Using only a small amount of yeast and letting the bread dough rise slowly in a cool place will make a better tasting bread.
about 700 ml coarse wheat flour
100 ml whole wheat flour
about 325 ml cold water
12 g fresh yeast
¾ tsp salt
25 - 50 ml olive oil
½ tbsp coarse sea salt
½ tbsp crushed dried rosemary and thyme
few sprigs of fresh rosemary and thyme
(about 50 ml good-quality, pitted olives)
Measure the flours in the mixing bowl of a heavy-duty tabletop mixer fitted with a dough hook. Pour over the cold water and the crumbled yeast. Knead for 13 minutes, add the salt and knead for another 2 minutes.
Place the dough in a bowl, cover tightly with plastic wrap and place in refrigerator overnight. If in a hurry, you can let the dough rise at room temperature until doubled in size, but the result will be less tasty.
On the next day, punch down the dough and knead it for a while with your hands on the work surface. Let the dough rest for about 5 minutes to relax the gluten.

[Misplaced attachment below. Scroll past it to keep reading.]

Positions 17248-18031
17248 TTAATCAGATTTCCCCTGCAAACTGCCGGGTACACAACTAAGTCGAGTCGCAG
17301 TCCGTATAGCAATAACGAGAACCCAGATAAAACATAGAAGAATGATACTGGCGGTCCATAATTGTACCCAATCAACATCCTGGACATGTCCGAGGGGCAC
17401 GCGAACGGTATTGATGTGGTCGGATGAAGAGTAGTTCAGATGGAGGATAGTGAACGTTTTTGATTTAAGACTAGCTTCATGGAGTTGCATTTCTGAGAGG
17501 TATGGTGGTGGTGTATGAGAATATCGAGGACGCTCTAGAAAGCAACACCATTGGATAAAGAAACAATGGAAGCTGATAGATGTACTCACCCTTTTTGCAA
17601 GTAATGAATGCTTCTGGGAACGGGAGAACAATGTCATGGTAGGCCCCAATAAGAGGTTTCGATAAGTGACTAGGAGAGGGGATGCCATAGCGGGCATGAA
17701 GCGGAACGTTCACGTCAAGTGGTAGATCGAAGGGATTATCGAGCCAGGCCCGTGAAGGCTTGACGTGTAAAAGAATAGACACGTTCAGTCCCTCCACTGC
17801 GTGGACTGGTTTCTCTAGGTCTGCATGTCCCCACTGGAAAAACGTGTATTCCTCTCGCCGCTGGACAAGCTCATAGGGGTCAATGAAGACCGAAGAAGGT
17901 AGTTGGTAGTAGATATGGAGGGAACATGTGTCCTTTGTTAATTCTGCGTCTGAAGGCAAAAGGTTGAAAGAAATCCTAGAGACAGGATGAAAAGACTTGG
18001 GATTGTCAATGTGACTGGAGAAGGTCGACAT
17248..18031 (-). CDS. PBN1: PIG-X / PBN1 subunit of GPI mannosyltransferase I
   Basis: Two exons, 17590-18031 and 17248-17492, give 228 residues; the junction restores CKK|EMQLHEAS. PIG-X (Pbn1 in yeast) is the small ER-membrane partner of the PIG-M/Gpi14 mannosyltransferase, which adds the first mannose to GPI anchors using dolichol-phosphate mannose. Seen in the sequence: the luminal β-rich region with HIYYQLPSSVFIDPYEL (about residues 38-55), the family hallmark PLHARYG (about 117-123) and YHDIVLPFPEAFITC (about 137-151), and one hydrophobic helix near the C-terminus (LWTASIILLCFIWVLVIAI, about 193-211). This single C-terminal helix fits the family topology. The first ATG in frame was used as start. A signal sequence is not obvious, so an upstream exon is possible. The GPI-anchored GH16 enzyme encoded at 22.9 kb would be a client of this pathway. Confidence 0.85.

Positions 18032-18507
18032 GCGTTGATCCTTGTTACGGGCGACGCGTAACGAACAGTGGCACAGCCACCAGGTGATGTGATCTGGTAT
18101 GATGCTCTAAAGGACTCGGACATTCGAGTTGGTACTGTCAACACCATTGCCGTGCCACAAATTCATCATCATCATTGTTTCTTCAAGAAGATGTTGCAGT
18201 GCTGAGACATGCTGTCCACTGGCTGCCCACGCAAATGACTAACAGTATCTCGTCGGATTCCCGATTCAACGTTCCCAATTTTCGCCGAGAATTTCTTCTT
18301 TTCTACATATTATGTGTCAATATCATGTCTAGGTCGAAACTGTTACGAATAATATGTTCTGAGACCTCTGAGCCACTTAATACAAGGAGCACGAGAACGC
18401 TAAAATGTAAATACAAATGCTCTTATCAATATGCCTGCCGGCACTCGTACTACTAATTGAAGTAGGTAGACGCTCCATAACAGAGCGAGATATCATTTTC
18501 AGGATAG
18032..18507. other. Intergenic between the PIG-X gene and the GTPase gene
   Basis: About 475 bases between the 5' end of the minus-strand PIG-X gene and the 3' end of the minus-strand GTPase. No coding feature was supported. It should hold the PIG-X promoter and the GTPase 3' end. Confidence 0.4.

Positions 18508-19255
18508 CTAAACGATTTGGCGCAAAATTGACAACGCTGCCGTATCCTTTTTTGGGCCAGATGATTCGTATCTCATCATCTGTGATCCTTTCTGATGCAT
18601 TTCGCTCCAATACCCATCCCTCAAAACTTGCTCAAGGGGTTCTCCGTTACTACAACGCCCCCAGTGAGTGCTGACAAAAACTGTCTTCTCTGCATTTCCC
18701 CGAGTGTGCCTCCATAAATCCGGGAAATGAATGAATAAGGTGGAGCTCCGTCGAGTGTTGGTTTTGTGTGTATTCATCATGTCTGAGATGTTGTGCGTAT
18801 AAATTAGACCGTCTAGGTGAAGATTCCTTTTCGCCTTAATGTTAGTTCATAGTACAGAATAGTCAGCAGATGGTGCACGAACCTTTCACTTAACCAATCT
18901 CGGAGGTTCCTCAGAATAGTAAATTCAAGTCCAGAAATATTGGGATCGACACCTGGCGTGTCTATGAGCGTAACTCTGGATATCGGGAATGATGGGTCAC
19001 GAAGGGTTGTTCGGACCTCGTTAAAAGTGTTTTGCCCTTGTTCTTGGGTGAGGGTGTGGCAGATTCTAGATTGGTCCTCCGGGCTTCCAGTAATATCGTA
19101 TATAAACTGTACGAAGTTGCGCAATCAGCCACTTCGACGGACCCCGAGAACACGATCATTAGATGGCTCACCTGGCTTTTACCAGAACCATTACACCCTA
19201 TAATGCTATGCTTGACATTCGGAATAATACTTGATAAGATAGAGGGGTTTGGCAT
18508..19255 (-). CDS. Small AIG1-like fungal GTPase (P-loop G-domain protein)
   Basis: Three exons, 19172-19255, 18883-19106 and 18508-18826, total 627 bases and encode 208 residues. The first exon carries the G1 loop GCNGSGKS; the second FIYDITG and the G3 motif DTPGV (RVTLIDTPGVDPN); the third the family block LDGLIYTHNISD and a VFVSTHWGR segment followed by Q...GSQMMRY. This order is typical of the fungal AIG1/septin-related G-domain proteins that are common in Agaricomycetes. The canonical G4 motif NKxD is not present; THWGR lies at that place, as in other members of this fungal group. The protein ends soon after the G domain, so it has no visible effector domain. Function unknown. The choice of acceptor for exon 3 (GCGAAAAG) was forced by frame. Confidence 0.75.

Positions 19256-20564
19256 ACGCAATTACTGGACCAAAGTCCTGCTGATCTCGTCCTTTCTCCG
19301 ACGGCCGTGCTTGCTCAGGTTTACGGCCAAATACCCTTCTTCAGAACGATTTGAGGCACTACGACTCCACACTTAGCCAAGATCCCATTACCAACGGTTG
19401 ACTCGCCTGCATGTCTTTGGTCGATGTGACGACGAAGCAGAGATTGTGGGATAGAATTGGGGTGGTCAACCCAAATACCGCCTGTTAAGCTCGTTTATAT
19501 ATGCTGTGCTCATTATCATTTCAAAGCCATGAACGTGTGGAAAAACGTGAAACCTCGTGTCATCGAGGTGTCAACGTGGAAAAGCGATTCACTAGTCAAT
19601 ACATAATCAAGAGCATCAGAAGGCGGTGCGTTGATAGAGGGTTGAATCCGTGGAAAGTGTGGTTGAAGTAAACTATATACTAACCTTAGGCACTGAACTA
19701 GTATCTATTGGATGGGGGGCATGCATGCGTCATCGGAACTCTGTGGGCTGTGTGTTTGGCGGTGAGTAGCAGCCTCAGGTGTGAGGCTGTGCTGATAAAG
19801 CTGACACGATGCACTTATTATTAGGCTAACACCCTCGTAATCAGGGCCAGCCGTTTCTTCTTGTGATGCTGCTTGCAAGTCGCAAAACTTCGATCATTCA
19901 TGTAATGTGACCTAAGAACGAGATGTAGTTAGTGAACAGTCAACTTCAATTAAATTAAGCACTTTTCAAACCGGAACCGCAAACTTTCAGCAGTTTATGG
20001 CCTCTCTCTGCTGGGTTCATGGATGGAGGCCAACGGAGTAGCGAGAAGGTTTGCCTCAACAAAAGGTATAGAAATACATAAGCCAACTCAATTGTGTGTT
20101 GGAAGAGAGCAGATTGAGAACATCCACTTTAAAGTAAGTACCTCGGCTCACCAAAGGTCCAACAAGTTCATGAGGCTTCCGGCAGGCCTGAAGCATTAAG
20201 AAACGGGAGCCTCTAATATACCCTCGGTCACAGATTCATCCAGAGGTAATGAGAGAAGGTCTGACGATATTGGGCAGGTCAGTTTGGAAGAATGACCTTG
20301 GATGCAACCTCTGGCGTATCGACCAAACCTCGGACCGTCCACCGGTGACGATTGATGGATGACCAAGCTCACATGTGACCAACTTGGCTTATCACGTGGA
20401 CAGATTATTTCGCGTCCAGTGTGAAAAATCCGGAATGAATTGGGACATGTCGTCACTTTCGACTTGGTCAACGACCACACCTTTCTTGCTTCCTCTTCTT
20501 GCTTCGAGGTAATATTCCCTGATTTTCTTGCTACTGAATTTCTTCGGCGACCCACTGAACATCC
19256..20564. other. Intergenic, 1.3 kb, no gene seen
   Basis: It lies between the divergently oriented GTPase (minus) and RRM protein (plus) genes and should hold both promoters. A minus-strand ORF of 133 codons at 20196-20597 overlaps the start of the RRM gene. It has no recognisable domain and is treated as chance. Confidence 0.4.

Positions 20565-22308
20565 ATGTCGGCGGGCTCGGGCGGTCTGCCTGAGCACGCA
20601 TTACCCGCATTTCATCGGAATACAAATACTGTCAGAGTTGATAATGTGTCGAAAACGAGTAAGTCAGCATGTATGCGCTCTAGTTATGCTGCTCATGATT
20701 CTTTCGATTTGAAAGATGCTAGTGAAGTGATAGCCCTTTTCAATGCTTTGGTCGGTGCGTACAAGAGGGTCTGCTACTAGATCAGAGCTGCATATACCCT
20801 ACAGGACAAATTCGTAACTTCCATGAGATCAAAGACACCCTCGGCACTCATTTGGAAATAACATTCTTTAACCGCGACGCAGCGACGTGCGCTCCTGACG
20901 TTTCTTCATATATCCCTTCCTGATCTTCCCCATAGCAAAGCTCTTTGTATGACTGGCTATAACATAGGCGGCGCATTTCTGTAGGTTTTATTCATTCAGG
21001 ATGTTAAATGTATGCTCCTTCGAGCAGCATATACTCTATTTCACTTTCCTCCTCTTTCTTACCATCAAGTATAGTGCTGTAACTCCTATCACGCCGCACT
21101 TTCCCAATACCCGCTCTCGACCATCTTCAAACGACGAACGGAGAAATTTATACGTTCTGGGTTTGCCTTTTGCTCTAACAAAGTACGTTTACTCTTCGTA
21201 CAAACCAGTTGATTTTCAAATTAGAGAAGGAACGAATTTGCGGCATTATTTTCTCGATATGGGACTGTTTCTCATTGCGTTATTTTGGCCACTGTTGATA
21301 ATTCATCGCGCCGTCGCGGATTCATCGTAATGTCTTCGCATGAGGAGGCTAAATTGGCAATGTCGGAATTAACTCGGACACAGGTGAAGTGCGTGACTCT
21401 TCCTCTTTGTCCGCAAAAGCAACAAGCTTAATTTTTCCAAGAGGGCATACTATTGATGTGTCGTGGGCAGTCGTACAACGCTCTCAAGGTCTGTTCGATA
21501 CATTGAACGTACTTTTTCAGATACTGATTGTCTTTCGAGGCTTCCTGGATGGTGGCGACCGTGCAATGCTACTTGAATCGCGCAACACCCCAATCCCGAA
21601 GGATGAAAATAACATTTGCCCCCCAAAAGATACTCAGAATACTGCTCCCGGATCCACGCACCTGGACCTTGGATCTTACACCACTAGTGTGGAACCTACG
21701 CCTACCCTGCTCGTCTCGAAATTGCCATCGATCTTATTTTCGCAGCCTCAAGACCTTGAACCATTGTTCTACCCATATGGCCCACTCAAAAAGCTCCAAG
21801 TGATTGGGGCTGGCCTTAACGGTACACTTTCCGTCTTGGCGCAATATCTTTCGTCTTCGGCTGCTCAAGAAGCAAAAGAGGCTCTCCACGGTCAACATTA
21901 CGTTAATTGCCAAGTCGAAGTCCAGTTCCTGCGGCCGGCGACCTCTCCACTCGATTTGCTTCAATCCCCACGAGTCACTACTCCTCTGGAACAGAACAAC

Roll out and pat the dough into a flat disk about 2 centimetres thick.
Place the bread disk on a baking sheet covered with parchment paper lightly brushed with olive oil. Cover the bread with damp towel and let rise for about 45 minutes in room temperature.
Brush the bread liberally with olive oil from all over. Gently punch holes on the surface of the bread, using your fingers. Sprinkle the dried herbs and the salt on the surface of the bread.
Strip the leaves off the fresh herbs and press them lightly onto the surface. If you like, press some olives in the dough as well.
Place the bread in the oven, preheated to 250 °C. Immediately lower the heat to 225 °C and bake the bread for about 20 minutes. Drizzle the bread with some more oil, if you like, and place on a wire rack. Cover loosely with a towel and let cool.
Serve the focaccia warm, cut in chunky slices. The bread is good when dipped in a mixture of good olive oil and balsamic vinegar, flavoured with a sprig of fresh rosemary.
See a recipe for focaccia with taleggio cheese and sage.
Recipe source: adapted from a recipe by chef Tina Nordström, SVT Europa/Mat, 2001.